In answer to this contention it is deemed proper to state that this hypothetical instruction was based upon the testimony of defendant and it was proper for the court to so present defendant's theory of the case, but the jurors discredited his testimony and accepted that of plaintiff's witnesses. The question is, then, whether the testimony, which seems to have carried conviction to their minds, is legally sufficient to support the view that defendant was negligent, that such negligence was the proximate cause of the injury and that plaintiff acted as an ordinarily prudent person would act under the circumstances. We think there can be no kind of doubt that these questions must be answered favorably to respondent.

[3] There is no controversy as to the general statement of the duty of the driver of an automobile embodied in the following instructions of the trial court:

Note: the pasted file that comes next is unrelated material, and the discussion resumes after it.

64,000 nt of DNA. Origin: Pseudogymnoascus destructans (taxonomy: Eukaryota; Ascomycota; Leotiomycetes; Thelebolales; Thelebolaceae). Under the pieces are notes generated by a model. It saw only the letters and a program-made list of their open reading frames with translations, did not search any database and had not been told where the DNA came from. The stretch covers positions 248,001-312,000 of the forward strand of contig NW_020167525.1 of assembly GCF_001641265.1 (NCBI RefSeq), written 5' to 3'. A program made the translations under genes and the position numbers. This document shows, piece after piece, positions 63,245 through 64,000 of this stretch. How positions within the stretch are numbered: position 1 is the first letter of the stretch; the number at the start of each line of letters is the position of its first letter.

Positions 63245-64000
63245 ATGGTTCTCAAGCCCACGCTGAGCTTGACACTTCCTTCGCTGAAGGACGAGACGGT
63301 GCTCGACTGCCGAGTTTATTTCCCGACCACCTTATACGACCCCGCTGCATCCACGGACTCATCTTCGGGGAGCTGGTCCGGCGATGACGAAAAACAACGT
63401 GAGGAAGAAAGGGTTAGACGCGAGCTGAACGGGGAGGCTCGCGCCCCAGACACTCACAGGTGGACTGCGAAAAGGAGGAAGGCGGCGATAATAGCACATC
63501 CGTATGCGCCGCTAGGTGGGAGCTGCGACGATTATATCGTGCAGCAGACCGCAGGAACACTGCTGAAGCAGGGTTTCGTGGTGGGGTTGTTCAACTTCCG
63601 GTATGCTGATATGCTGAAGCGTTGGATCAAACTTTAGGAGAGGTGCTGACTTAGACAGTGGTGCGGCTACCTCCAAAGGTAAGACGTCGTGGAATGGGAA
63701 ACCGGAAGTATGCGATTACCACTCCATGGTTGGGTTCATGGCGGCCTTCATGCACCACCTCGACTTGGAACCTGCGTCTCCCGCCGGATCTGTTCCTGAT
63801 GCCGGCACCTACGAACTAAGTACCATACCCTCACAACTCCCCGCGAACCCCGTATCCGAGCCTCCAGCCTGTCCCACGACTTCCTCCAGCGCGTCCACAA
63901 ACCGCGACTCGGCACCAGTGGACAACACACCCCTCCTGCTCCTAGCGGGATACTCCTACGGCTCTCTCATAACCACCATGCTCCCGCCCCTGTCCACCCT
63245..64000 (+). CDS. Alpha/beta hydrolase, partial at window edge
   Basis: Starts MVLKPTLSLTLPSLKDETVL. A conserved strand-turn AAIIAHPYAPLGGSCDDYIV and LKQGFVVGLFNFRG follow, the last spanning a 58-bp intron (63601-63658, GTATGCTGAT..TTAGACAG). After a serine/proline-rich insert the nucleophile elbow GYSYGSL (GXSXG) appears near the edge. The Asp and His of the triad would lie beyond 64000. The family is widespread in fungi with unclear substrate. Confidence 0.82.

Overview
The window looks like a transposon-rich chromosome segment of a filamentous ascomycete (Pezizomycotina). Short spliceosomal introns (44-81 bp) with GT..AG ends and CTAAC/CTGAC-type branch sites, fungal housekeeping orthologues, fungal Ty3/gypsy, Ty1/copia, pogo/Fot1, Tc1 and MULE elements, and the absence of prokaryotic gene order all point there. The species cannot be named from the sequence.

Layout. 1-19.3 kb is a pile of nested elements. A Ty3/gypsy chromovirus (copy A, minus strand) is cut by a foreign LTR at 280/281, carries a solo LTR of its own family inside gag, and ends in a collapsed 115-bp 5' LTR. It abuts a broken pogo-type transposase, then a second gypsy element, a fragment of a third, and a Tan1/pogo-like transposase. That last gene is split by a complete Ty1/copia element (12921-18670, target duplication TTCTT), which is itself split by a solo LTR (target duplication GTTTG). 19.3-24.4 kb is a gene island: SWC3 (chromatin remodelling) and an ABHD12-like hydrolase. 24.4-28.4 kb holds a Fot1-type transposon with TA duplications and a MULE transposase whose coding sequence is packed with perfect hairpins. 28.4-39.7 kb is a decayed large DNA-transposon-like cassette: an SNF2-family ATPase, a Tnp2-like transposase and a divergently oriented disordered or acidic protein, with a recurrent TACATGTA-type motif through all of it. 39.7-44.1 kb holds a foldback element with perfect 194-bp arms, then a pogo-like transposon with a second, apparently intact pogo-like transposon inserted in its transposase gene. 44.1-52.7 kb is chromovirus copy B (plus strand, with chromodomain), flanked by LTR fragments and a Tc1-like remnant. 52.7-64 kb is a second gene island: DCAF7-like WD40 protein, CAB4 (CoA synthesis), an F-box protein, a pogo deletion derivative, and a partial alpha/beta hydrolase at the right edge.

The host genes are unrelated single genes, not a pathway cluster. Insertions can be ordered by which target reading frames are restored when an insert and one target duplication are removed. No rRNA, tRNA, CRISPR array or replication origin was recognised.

"The driver of the automobile was under the legal duty to use reasonable care to avoid colliding with other vehicles or persons in the public highway. His duty was to be on the alert to observe persons who were in the street or about to cross the street and to use reasonable care to avoid colliding with them. He was under an obligation to take notice of the conditions existing in the public street and to propel his car in a manner suitable to those conditions. He was under a duty to observe the condition which existed at the cross-walk. The defendant should, as he approached the cross-walk, have kept a careful watch ahead to avoid injury to pedestrians using the cross-walk. The driver of the motor vehicle in this case, at the time and place in question, was required to maintain such control of his machine that on the shortest notice he could stop it so as to prevent injury to pedestrians.

"When one crossing a street at the proper place becomes confused and vacillates as to the course he or she shall pursue, reasonable care may require that the driver stop his automobile in order to avoid the collision."